1910-14: Pelham Park and City Island Monorail

I think the story of this monorail is somewhat weird. They say it existed for 5 years, but it only had one operational car... why only one?


The Pelham Park and City Island Railroad was a short street railway in the Bronx, NYC, which connected City Island with the Bartow station of the Harlem River and Port Chester Railroad in the mainland Bronx.
  • For most of its existence it was horse-drawn.
  • Between 1910 and 1914, the portion on the mainland operated as a monorail system.
    • The lone operational monorail car was nicknamed The Flying Lady.
I find it interesting that these two technologies were operating side by side.


The monorail, between the Bartow station and Marshall's Corner, opened for regular service on July 16, 1910, although the cars unofficially began carrying passengers two days earlier. The monorail car toppled over on its maiden voyage, and operation was immediately suspended.
  • I assume this image is supposed to represent this "maiden voyage".
  • In other words, everything we are looking at was supposed to be brand new.

Service was ultimately restored on November 14, 1910.



The monorail was not a success and the IRT forced the companies into bankruptcy on December 4, 1911. The monorail on the line's western end and the narrow gauge horsecar line on the eastern end continued to operate.

And this here is what the interior view of our "Flying Lady" was supposed to look like.


Links and Sources:

KD: Somehow this story does not make sense to me. We only have one car running on this entire monorail system. After approximately one year, a chunk of the monorail was shut down due to not being successful, while the monorail on the line's western end continued to operate for four more years until 1914.
  • What do you think we have here?


Feb 4, 2021
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That car is absolutely hideous. Flying Landfill is more like it! Those chairs in the interior look pretty odd and uncomfortable too (so does the old man boy near the front.) But they put some crappy columns in, so I guess it's classy? The car also looks rougher in the supposed derailment photos than the subsequent ones. Maybe someone told them to shine it up, you're scaring away customers?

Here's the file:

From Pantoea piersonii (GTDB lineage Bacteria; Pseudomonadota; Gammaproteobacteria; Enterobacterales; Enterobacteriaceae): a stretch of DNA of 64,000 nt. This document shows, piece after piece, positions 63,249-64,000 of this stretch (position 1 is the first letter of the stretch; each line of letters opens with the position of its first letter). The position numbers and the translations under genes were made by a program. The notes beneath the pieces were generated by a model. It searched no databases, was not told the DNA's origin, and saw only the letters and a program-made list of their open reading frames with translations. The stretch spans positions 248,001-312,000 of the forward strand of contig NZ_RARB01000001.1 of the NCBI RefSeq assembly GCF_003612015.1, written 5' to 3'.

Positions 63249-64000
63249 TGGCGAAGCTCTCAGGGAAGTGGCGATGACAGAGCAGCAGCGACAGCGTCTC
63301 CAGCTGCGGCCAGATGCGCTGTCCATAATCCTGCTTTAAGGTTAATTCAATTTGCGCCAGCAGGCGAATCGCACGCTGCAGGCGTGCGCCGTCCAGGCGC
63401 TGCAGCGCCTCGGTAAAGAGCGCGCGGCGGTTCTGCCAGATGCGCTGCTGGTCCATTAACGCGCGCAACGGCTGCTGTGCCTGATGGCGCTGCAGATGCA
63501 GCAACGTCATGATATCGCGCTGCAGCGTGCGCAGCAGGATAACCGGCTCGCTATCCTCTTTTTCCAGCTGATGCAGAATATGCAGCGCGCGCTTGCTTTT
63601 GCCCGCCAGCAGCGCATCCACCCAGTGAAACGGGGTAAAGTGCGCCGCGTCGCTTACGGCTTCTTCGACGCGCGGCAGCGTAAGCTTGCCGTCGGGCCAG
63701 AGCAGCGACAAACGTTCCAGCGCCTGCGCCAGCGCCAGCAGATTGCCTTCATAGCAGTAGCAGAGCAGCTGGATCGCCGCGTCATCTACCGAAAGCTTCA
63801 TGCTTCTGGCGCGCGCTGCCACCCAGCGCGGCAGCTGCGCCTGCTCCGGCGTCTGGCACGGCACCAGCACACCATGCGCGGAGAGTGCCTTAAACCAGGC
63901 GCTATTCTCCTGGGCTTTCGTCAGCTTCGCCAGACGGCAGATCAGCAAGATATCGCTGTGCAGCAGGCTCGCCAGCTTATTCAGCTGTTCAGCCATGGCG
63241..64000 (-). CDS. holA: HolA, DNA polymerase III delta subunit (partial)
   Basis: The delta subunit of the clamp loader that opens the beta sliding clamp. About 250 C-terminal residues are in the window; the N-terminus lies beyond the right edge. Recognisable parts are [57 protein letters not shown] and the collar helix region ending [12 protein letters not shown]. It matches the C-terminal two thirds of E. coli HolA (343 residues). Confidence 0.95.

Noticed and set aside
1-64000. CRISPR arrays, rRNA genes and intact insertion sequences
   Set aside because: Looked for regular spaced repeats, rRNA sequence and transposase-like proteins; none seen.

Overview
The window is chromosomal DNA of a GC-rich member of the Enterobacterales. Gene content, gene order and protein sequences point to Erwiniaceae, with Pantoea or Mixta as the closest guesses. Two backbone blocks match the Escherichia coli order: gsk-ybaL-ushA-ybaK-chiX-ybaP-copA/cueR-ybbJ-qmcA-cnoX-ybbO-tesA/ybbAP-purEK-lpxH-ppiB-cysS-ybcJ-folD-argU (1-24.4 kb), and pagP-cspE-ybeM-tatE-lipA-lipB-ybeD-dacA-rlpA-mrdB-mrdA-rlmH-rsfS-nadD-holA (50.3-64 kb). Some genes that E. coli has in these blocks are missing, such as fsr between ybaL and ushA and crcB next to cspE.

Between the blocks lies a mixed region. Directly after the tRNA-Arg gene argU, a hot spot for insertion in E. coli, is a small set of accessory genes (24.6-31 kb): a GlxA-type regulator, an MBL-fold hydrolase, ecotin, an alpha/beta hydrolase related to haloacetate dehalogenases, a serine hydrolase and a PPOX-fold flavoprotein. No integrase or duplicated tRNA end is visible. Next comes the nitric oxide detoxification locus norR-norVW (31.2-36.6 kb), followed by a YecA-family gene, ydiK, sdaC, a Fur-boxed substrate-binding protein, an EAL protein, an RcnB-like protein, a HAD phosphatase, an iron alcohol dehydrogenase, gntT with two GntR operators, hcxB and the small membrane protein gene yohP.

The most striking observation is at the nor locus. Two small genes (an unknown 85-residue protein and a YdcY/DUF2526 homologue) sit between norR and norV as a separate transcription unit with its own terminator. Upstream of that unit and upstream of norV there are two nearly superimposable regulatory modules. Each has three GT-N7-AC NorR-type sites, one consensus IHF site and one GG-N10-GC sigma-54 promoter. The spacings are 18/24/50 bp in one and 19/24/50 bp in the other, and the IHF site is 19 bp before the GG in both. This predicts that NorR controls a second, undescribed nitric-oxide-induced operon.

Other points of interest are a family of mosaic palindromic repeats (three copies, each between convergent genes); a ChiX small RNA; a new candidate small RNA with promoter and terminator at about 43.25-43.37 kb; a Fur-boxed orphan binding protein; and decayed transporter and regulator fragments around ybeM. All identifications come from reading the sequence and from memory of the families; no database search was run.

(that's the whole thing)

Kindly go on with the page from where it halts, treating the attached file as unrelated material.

Overall, I don't have any problem believing that this trash can, which crashed shortly after being opened, wasn't popular and in panic, they reduced the route available to try and increase the frequency of service. Sure, they could have built more cars, but maybe no one wanted to invest in that, given what had already transpired.

Still though, maybe I'm missing something here. From your second source:
For some mysterious legal reason the Interborough Rapid Transit Co. bought the two tiny horse car lines in 1903 so as to use their charters as the basis of its vast subway-elevated system.
Mysterious legal reason? Seems like Interborough was buying up everything at the time though:
Founded on May 6, 1902, by August Belmont, Jr., the IRT's mission was to operate New York City's initial underground rapid transit system after Belmont's and John B. McDonald's Rapid Transit Construction Company was awarded the rights to build the railway line in 1900, outbidding Andrew Onderdonk. On April 1, 1903, over a year before its first subway line opened, the IRT acquired the pre-existing elevated Manhattan Railway by lease, gaining a monopoly on rapid transit in Manhattan...
The monorail, between the Bartow station and Marshall's Corner, opened for regular service on July 16, 1910, although the cars unofficially began carrying passengers two days earlier.
Unofficially. But we know they did!

This sort of stuff always reminds me of stores that have their Grand Opening celebration months after the business actually opened. If similar practices with "constructed", "founded", etc dates were conducted in the past, then who knows what any given date is referring to.
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    Oct 29, 2020
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    From the sheer amount of different technological innovations we see during this time frame, at the very least (that is if were to play on the narrative writers’ side), we should expect a seriously developed educational system supported by many other strongly developed industries.

    Instead we see single geniuses with questionable biographies, and the only strongly developed industry appears to be agriculture.

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